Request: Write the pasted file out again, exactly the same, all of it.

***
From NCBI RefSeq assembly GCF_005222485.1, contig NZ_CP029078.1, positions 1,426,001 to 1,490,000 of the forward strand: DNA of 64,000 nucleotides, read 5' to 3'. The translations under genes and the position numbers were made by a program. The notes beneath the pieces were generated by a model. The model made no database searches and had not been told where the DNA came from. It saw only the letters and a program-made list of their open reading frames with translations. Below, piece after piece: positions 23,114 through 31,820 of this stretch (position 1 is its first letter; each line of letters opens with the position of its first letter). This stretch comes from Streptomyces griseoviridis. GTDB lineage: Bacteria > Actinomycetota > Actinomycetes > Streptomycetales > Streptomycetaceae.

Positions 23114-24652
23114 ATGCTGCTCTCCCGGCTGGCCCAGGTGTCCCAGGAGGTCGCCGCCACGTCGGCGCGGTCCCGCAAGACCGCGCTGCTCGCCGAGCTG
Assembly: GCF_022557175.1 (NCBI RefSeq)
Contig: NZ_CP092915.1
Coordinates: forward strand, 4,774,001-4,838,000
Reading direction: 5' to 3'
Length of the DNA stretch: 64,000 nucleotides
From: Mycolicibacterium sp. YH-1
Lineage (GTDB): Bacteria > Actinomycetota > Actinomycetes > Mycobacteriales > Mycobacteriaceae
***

From NCBI RefSeq assembly GCF_005222485.1, contig NZ_CP029078.1, positions 1,426,001 to 1,490,000 of the forward strand: DNA of 64,000 nucleotides, read 5' to 3'. The translations under genes and the position numbers were made by a program. The notes beneath the pieces were generated by a model. The model made no database searches and had not been told where the DNA came from. It saw only the letters and a program-made list of their open reading frames with translations. Below, piece after piece: positions 23,114 through 31,820 of this stretch (position 1 is its first letter; each line of letters opens with the position of its first letter). This stretch comes from Streptomyces griseoviridis. GTDB lineage: Bacteria > Actinomycetota > Actinomycetes > Streptomycetales > Streptomycetaceae.

Positions 23114-24652
23114 ATGCTGCTCTCCCGGCTGGCCCAGGTGTCCCAGGAGGTCGCCGCCACGTCGGCGCGGTCCCGCAAGACCGCGCTGCTCGCCGAGCTG
Assembly: GCF_022557175.1 (NCBI RefSeq)
Contig: NZ_CP092915.1
Coordinates: forward strand, 4,774,001-4,838,000
Reading direction: 5' to 3'
Length of the DNA stretch: 64,000 nucleotides
From: Mycolicibacterium sp. YH-1
Lineage (GTDB): Bacteria > Actinomycetota > Actinomycetes > Mycobacteriales > Mycobacteriaceae